View Full Version : Is surgery ALWAYS inevitable?

12-29-2004, 10:33 AM
I am a 46 yo female having posted previously needing info.

Thanks Linda!! for the wonderful info..I'm going to follow up with a consult with Dr. Bradford at UCSF if I can get an appt. .. all the docs mentioned take my insurance!!, and have ordered Elise Browne's yoga for Scoliosis CD.

I have a 66 deg T curve with a 55 deg compensatory curve with no real pain,just tiredness and occasional pinching sensation at my bend wondering..

*Is surgery always inevitable with large curves such as mine? anyone ever heard of a person living 'til old with scoliosis untreated by surgical means?..will there always be lung/heart issues??
*The pinching type sensation at my bend is a wierd feeling..due to the twisting at that point??anyone else experience this type feeling?
*Is the 55 deg compensatory curve a L curve??my report does not say
*Will I easily be able to tell if my lungs or heart is being affected by the scoliosis??
Thanks all I have been happy to find this site!

12-29-2004, 11:45 AM
Hi Kimbo...

Dr. Bradford is semi-retired, so I'd recommend that you make an appointment with one of the other three doctors.

To answer some of your questions:

*Your compensatory curve could be almost anywhere. Without seeing your x-rays, no one can tell you where it is.

*I know of several people with curves similar to yours who are still living. If you're average, you can expect a 1-2 degree curvature increase per year. So, 20 years from now, your thoracic curve might be 86 to 106 degrees. At that point, you definitely could have significant pulmonary function loss. The problem with waiting to see if that happens is that you might find that you're no longer a surgical candidate because of your pulmonary status. My recommendation is to find a doctor you can trust, and then go along with whatever they recommend.

Whether or not you can know if your heart/lungs are becoming affected is something I don't know. I've known people with smallish curves who claim that they are always short of breath, and people with very large curves who say that they haven't noticed anything. Since there are a lot of other things that can affect pulmonary function, I don't think there's any real way of estimating who will have a big problem and who won't. The Weinstein study of 2002 (Health and Function of Patients with Untreated Idiopathic Scoliosis: A 50-Year Natural History Study) addresses the issue of pulmonary function. Here are the important points:

*All 4 patients with chronic obstructive pulmonary disease had large curvatures involving the thoracic spine (one 82 double major curve and 3 thoracic curves averaging 101).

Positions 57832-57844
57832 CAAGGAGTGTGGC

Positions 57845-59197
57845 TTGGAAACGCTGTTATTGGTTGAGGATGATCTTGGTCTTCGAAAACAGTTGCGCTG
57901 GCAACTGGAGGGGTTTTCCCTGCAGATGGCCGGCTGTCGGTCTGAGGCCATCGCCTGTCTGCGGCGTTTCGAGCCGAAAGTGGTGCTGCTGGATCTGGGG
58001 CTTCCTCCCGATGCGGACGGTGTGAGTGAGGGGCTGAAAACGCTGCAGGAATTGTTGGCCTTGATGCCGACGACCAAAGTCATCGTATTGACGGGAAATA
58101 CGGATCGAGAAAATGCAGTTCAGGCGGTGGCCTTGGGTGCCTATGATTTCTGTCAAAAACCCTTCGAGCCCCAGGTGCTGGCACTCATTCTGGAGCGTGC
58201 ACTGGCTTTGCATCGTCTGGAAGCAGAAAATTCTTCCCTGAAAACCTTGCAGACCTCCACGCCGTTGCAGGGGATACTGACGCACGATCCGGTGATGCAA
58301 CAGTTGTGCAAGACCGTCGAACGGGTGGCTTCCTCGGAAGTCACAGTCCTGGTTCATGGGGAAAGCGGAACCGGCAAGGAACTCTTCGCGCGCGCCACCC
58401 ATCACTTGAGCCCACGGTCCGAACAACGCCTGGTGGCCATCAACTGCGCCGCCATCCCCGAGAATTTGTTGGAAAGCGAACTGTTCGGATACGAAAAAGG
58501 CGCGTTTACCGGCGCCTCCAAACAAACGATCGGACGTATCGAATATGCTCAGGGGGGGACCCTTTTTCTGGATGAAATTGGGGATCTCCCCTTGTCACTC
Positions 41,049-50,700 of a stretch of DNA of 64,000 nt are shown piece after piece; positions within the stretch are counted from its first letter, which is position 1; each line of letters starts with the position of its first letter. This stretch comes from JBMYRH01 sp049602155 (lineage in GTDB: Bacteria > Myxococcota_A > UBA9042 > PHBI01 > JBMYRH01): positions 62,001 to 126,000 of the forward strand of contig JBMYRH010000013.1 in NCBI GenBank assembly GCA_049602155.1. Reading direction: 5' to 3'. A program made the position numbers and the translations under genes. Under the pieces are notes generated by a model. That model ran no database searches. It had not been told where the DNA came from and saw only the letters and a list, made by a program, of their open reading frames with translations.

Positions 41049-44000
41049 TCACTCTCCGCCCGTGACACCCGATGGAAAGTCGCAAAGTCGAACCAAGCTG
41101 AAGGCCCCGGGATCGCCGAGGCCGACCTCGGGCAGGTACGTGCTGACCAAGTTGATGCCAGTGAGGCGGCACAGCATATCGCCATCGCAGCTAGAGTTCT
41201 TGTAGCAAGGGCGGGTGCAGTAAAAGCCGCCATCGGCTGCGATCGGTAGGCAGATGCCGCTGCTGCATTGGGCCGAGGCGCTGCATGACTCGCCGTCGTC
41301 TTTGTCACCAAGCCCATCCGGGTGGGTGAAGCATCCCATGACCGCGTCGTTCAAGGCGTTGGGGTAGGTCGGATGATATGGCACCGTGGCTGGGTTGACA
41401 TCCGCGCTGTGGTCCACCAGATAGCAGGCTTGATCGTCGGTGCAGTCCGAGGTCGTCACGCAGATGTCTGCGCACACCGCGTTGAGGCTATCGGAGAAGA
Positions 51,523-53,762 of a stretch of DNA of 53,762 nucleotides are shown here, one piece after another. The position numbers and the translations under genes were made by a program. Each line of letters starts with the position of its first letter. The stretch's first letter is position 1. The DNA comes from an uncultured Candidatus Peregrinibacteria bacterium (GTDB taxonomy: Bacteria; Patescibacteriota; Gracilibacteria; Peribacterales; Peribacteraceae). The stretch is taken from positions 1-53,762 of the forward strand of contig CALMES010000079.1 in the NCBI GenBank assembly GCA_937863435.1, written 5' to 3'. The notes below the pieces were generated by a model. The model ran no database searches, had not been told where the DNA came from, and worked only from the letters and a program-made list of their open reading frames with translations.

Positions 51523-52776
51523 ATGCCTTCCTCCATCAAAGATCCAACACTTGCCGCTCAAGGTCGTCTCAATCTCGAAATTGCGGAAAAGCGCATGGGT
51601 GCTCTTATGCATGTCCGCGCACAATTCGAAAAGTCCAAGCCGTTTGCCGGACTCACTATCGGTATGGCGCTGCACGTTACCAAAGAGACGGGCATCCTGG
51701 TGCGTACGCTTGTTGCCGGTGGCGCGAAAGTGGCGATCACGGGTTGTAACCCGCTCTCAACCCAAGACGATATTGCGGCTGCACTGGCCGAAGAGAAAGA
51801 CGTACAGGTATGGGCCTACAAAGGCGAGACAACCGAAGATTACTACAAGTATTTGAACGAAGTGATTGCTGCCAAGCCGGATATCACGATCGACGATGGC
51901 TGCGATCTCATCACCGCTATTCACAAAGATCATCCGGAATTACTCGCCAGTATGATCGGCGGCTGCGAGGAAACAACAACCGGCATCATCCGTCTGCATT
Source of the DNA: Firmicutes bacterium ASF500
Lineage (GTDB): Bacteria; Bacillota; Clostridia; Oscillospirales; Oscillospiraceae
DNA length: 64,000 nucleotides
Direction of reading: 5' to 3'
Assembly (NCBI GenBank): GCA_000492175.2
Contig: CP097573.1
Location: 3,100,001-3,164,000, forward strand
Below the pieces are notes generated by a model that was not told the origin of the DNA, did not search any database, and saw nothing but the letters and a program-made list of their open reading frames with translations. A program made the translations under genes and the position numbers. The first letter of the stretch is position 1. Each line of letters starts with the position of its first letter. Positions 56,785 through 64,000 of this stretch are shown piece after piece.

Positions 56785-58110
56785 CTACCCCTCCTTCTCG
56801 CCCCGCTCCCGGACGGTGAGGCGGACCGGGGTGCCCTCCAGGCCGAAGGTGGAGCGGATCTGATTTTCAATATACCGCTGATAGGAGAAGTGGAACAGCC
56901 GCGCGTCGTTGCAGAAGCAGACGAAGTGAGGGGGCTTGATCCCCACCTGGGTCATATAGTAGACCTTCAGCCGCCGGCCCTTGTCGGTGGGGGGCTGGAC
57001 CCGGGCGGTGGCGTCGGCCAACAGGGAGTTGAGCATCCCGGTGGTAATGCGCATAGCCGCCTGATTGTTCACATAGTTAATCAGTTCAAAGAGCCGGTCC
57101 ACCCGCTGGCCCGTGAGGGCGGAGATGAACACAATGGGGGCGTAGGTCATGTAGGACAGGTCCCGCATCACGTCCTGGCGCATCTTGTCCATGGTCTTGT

*Twenty-two (22%) of 98 patients reported shortness of breath during everyday activities compared with 8 (15%) of 53 controls.

*Thirty-five (39%) of 89 patients and 15 (31%) of 48 controls had shortness of breath while walking 1 city block. Smoking status was not related to shortness of breath in either the patient or control group.

*Although there were no significant differences in reported shortness of breath with activities between groups, there was a relationship between shortness of breath and the size and location of the curve (unadjusted odds ratio [OR], 2.13; 95% CI, 0.72-6.28). For patients with relatively small curves (<80 with thoracic involvement or <50 lumbar), those with a thoracic apex were at no greater risk for shortness of breath with activities than those with a single lumbar curve (adjusted OR, 0.43; 95% CI, 0.08-2.44). However, patients with the combination of a large (>80) curve and a thoracic apex had significantly greater odds of shortness of breath than did those with large (>50) lumbar curves (adjusted OR, 9.75; 95% CI, 1.15-82.98).

Hope that helps.


01-05-2005, 04:33 AM

What are the names of the other three doctors in San Francisco? Would you recommend any of them over the others? Thank you.

01-05-2005, 12:40 PM
Serena Hu, Sigurd Berven and Vedat Deviren. I would let any of them operate on me if necessary.


01-19-2005, 09:28 AM
Hi Kimbo,

We have just been having this discussion about living to older years without surgery in the "Psychological Effects" section of this forum. At least two of us (age 56 and 47) have weighed in with not opting for surgery and feeling pretty good.

Again, it would be great to hear from older folks who have managed their scoliosis without surgery.